Viewing page 26 of 101

Allies Warned by Truman

He Sees Danger of Middle East Clash
By Robert G. Nixon

Soldier field, Chicago, April 6 (INS). President Truman served notice today that the United Nations will insist on the "sovereignty and integrity" of Iran and all other small states of the Near and Middle East.
He warned both Russia and Britain that these areas form a danger zone where the great powers must conduct themselves in a spirit of peace.
In his Army Day address, the President said that intense rivalry between outside powers in the Middle East "might suddenly erupt into conflict."
But, he declared:
"No country, great or small, has legitimate interests in the Near and Middle East which cannot be reconciled with the interests of other nations through the United Nations."
He asserted the United Nations have a right to insist that the nations of that area "must not be threatened by coercion or penetration."
Truman declared that in the Far East, as well, the U. S. expects the Soviet Union and the British Commonwealth to understand that America's objectives are dedicated to peace. He added:
"And we shall expect them to pursue the same objectives."
The President made his forthright enunciation of U. S. foreign policy before an audience estimated at around 100,000 persons in Soldier Field, where he went after reviewing a parade of U. S. military might on windy Michigan Ave.
He was preceded on the speakers' stand by Gen. Dwight D. Eisenhower, the Chief of Staff, and Secretary of War Patterson. Eisenhower said the allied goal was renunciation of war and Patterson warned that peace must be enforced because "there are millions who hate us for our victory."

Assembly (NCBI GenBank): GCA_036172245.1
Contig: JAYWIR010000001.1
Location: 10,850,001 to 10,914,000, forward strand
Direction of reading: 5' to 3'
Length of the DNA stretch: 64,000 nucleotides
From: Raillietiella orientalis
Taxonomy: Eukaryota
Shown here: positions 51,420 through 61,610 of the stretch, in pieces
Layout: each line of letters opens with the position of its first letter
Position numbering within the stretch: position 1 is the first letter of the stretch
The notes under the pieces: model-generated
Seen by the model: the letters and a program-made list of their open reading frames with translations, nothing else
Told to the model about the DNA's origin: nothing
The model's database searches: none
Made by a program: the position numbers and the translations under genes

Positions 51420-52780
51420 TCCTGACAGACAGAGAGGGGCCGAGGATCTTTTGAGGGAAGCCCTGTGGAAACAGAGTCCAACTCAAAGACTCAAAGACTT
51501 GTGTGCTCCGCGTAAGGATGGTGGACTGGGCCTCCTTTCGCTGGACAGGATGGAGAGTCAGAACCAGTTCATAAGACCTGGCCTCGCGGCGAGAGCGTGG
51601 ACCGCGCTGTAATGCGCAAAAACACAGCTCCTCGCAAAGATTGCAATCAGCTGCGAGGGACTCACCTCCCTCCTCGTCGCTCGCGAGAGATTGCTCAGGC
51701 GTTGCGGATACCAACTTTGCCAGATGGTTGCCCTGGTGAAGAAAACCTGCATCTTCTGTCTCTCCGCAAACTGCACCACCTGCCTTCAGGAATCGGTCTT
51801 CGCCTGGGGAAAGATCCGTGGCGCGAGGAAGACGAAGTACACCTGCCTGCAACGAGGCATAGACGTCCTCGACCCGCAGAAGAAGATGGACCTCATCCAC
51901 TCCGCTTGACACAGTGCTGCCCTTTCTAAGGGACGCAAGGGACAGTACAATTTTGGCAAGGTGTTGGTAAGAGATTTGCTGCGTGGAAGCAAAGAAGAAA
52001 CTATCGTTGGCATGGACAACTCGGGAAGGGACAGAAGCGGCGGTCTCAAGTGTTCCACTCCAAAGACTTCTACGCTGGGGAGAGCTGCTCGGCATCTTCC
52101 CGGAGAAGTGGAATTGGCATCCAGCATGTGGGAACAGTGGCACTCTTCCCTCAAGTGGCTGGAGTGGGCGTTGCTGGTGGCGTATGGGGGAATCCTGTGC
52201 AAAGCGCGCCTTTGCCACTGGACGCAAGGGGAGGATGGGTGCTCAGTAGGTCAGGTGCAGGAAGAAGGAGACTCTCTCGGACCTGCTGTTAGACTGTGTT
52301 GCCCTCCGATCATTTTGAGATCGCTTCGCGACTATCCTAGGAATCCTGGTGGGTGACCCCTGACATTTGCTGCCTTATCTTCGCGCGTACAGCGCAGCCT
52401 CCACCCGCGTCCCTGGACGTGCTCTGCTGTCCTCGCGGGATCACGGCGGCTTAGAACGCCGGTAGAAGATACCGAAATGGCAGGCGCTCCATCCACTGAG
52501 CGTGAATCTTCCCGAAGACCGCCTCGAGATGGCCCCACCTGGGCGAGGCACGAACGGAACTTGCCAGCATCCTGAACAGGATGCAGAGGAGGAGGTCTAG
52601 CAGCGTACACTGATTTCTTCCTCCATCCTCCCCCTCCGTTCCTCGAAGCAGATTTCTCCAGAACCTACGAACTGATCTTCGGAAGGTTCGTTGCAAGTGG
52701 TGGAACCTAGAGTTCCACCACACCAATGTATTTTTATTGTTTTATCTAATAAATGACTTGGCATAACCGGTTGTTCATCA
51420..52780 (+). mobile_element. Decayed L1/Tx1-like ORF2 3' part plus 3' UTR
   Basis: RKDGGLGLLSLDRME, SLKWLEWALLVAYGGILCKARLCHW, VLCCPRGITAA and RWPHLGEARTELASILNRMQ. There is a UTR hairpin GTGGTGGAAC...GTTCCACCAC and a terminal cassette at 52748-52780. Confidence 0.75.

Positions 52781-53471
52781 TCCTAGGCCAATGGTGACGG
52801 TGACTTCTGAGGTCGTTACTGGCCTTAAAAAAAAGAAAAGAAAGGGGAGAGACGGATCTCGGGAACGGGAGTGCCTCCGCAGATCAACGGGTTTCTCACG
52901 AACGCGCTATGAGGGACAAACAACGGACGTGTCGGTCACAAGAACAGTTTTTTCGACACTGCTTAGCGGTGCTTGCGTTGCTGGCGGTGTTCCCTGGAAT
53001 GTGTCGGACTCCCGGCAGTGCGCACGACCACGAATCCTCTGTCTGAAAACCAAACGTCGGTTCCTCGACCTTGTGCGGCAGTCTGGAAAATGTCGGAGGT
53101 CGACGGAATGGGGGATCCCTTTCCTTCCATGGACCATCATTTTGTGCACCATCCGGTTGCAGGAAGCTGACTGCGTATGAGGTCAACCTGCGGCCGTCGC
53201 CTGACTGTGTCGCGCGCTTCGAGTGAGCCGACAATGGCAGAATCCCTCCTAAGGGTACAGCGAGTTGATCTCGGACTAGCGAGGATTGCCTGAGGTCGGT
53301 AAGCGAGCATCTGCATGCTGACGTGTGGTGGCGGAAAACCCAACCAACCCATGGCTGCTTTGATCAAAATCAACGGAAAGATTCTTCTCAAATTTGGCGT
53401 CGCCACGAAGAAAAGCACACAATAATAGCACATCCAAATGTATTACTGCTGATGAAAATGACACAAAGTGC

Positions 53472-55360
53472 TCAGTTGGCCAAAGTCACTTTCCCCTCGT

Truman chose Army Day - the 29th anniversary of America's entry into the World War I - as the occasion for his most vigorous and challenging statement of the nation's place in world affairs since he became President just six days short of a year ago.
Strong as Any Nation
He said the U.S. is today as strong militarily as any other nation in the world and that it must remain as strong in order to assure continued peace in the world.  He said the U.S. would be the first target of new aggressors and demanded unification of all armed forces, extension of the Selective Service Act and universal training.
  He said:
   "We have won the war; we must now make the victory secure. The process is long and exacting.  It requires an army of many men. And that army of many men can be continuously and adequately supplied for another year only by the Selective Service Act."
The President announced the 
  Continued on Page 26.

17 Police Lieutenants Put Back Into Uniform
  By Erwin Savelson
  Police Commissioner Wallander resumed his reshuffling of confidential agents and headquarters men yesterday as the drive on gambling overlords continued in full force - with plainclothesmen and detectives ranging all over town, from the Jamaica racetrack to the corner store.
   Seventeen lieutenants were taken from desk jobs and sent back to uniform duty in transfers ordered by the commissioner.
   This shift was not linked with Mayor O'Dwyer's gambling drive. Police made it clear that the lieutenants and others were moved to new assignments as a result of Wallander's determination to elevate younger men.
   Affects 5 Divisions
  Wallander's latest move affected men in five divisions - the 1st, 4th, 11th, 15th, and 19th.
  Thirteen of the lieutenants were transferred from one command to another; three were changed in Wallander's own office; three others in the famed 4th Division - the Confidential Squad now headed by Acting Deputy Chief Inspector Frank Fristensky, Jr. Another acting lieutenant also was included in the move.
  In addition, nine plainclothesmen on the Confidential Squad were sent back to pounding the pavement in uniform. Three of the nine lost the $240 extra pay for serving on the squad.  Fristensky brought in nine men from his old command.